There are, however, risks, two in particular, and also some operational concerns.
The first risk is that the budgets for development and security are somehow merged, so that pro-poor expenditures are diverted into peace-making or peace-keeping. In the EU, this translates into a fear that ‘our’ money, for development, is diverted to CFSP budget lines or to quasi-development in the EU’s immediate neighbourhood.
This has been a real concern. When the Financial Perspectives for 2007-13 were agreed last December, a single number was given for the whole of what was called ‘Heading 4’ - the EU as a global partner. The total figure amounted to €50bn in 2004 prices and represented an increase of 4.5% p.a. in real terms. However, the total was not broken down as between the six main instruments or areas of expenditure, which included development, but also pre-accession spending, European neighbourhood spending and a stability fund. Observers were rightly concerned that when real resources came to be allocated, development spending would be displaced, possibly in the name of human security.
To an extent, those fears have been dispelled. A detailed breakdown is now available, which shows the development instrument ring-fenced at €15bn, with the total in 2013 being 25% higher in real terms than the figure for 2006. This is a slightly smaller increase than for the budget as a whole (29%), and a good deal lower than for CFSP (245%) or pre-accession (52%). Nevertheless, the planned figures offer some ‘protection’ of development expenditure. It is worth noting also that the Financial Perspectives do not include a further €22bn of support to the European Development Fund over roughly the same period. Provided that all these monies contribute to the achievement of the Millennium Development Goals (MDG), they make a substantial contribution to the pledge of increased aid that European countries made in 2005. Note, however, that any money in the budget not qualifying as official development assistance should not count against the aid pledge.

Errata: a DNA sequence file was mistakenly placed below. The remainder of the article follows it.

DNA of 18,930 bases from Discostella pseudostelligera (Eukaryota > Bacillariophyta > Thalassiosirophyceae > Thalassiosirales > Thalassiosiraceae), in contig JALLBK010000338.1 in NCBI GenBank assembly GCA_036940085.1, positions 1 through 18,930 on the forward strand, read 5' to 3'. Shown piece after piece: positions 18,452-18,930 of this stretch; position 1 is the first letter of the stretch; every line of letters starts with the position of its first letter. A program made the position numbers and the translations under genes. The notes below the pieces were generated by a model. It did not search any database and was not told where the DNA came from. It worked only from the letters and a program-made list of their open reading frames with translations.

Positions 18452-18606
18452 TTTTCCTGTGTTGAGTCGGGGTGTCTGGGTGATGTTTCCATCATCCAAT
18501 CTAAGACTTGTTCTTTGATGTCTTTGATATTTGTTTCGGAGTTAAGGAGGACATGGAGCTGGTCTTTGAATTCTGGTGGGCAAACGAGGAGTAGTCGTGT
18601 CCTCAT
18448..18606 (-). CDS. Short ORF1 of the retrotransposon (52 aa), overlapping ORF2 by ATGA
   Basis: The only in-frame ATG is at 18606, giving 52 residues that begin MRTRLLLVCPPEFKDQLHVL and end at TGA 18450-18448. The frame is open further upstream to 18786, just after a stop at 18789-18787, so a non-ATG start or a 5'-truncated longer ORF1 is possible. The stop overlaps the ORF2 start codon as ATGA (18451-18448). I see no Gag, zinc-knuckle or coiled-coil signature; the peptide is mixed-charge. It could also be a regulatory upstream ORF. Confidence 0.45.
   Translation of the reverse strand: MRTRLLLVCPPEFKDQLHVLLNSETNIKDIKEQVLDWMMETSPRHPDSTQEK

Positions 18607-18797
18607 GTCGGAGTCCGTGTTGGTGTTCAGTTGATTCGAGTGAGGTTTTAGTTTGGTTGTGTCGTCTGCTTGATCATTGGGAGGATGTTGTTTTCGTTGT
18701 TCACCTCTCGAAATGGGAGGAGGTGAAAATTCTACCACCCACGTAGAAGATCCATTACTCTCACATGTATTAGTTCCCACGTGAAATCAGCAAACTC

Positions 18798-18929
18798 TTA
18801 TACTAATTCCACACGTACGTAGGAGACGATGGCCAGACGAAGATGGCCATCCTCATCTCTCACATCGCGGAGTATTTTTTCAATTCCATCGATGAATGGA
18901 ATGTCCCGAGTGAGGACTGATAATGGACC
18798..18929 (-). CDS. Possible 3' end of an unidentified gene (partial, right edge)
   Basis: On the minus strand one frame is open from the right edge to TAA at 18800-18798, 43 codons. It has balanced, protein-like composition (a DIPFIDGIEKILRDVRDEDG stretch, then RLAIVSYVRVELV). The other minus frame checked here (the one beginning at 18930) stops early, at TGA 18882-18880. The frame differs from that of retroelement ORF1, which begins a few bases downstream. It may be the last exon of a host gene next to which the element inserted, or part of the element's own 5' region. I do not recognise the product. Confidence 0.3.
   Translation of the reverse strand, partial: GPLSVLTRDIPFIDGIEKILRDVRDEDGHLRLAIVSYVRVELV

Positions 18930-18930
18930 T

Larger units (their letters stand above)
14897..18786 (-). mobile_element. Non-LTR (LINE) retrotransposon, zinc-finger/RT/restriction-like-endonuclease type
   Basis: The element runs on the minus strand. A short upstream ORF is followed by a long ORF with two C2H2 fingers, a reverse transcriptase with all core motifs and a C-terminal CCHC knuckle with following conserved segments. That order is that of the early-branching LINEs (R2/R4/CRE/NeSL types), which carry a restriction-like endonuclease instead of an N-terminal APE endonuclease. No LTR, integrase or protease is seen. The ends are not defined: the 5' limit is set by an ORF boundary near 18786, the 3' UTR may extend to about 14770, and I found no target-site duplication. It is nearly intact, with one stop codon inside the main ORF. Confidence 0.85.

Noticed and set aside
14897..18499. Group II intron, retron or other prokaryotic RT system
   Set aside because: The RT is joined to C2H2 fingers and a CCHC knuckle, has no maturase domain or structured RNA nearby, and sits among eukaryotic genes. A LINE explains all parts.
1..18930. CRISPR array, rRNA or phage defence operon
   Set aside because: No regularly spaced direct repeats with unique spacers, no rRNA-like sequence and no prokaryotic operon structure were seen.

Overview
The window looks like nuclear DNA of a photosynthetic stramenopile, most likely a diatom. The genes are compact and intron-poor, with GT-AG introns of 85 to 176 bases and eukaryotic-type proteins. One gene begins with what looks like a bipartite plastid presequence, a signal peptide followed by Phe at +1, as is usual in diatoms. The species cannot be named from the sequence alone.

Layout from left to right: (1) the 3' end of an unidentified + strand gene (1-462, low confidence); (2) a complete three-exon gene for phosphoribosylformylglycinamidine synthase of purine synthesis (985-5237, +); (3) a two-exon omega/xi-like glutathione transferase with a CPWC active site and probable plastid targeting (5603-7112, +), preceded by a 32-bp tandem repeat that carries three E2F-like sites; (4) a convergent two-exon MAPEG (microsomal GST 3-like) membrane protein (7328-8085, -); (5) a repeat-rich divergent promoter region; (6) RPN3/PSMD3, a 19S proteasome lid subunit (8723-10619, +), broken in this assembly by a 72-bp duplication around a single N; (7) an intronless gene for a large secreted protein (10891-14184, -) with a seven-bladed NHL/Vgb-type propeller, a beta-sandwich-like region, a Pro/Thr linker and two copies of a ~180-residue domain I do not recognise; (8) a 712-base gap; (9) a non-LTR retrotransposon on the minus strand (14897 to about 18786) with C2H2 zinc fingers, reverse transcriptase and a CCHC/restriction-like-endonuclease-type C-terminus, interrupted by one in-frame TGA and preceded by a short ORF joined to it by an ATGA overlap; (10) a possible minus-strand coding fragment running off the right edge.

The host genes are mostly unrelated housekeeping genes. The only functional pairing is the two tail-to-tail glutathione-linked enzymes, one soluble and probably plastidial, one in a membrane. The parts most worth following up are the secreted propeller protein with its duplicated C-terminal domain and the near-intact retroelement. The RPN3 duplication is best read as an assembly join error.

However, there is a second risk which also needs to be considered. This is that money safely earmarked within the development budget might nevertheless be diverted away from the provision of services to the poorest, again in the name of human security. There may be a blurred boundary between, for example, local conflict resolution, mine-clearing or policing and national or even global interventions which offer only very indirect help to the poor. Do peace facilities count? And what about what the Commissioner called ‘humanitarian disarmament’?
Here, a different set of safeguards is required. Partly, they can be general, as in the case of the European Consensus on Development. More specifically, and in the case of the new development instrument, they can be found in the Regulation which determines how the money will be spent. This has the force of law and is unambiguous: